Anyways, here is a look at that image – the scanned light – it’s been enhanced to 500 dpi, though you only see it on here at 72 dpi.

Art project by Lawrence Grodecki

The first thing that struck me is the amount of color in there, in soft pastel shades. More on that in a bit . . . the other thing I’ve noticed is that the banding (vertical lines) are not exactly straight. I haven’t thought through the reason for this banding, but that can wait.

Instead, I just had to play with these colors, bring them out more, try a few effects. It started off well, though I had in mind that this would be only the start of a project that would months in the making. Most of my art takes anywhere from 30 to well over 100 hours, often spread over a period of 5 to 10 years. The difference is really in the amount of down-by-hand drawing and painting. In this project there is very little of that . . . these images below were created by using various reshaping and coloring tools . . . all really very basic, and time-intensive.

Now I”m going to show you a small series of intermediate renditions – for now I have 23 overall, but I’ve picked 6 for this post – here they are chronologically:

Art Project by Lawrence Grodecki

Art Project by Lawrence Grodecki

Art Project by Lawrence Grodecki

Art Project by Lawrence Grodecki

Art Project by Lawrence Grodecki

Art Project by Lawrence Grodecki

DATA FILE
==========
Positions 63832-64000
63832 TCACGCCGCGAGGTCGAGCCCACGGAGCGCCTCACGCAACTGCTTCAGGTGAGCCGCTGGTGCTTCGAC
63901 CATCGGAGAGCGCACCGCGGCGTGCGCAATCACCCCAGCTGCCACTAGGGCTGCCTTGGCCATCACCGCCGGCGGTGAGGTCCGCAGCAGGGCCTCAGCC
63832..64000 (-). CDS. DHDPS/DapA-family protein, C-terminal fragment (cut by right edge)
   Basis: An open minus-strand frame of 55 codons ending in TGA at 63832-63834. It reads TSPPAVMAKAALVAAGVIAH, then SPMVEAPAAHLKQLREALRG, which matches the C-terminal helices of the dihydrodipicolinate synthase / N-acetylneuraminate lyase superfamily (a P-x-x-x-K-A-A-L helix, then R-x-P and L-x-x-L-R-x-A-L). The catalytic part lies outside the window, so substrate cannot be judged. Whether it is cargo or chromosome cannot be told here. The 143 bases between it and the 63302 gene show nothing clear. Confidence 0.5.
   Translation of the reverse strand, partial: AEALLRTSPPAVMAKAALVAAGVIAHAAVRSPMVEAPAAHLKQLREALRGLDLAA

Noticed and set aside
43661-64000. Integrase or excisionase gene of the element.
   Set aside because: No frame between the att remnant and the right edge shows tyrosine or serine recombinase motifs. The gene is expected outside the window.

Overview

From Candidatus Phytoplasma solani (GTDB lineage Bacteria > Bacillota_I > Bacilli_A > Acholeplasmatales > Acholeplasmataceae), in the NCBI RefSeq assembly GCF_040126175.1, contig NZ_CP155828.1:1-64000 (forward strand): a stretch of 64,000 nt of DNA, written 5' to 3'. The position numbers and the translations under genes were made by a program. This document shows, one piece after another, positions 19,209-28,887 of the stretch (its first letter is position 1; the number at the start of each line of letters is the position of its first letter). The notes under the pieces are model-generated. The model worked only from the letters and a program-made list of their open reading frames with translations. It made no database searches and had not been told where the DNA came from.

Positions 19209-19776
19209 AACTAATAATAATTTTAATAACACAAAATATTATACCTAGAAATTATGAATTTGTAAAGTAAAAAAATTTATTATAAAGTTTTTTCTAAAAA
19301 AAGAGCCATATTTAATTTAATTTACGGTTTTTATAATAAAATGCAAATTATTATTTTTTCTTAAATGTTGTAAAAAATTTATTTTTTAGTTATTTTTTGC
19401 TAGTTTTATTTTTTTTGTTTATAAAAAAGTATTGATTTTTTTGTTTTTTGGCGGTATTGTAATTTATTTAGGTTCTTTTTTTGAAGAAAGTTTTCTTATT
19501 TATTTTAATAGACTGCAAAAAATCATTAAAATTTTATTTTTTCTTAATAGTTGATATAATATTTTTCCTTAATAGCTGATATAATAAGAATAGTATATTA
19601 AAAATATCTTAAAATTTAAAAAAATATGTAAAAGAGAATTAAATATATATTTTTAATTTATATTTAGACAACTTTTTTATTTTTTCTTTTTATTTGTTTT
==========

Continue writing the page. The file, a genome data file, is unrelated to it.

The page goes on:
Now this next image is what I consider a finished work or art, and a prized one at that, at least for me. I don’t say that out of arrogance, but out of a real belief that if one doesn’t see one’s own work as special or even precious, than how can that person expect others to see it that way? For me it’s a nice motto to live by.

So here it is, untitled for now. It’s odd how it came out in such relevance to that other post, Reflections on Light. There is what appears to be a window, but also a frame, which is very much like the part of the photograph at the bottom of that previous post. And the story in this picture below is very much a visual display of my musings in that other post. Keep in mind, all I intended to do is see how light reflects from a mirror to a scanner . . . and then doing some art without intent:

Art Project by Lawrence Grodecki

Finally, it’s been a real pleasure doing a presentation-like post. Most of my art doesn’t lend itself to this kind of story-telling. As I mentioned before, most of my art is spread over several years and so many more hours, so documenting all of it like this is more than a little too much.

And I almost forgot, the feature image at the top, the bright abstract piece . . . that too is from this same first image of a scan of light.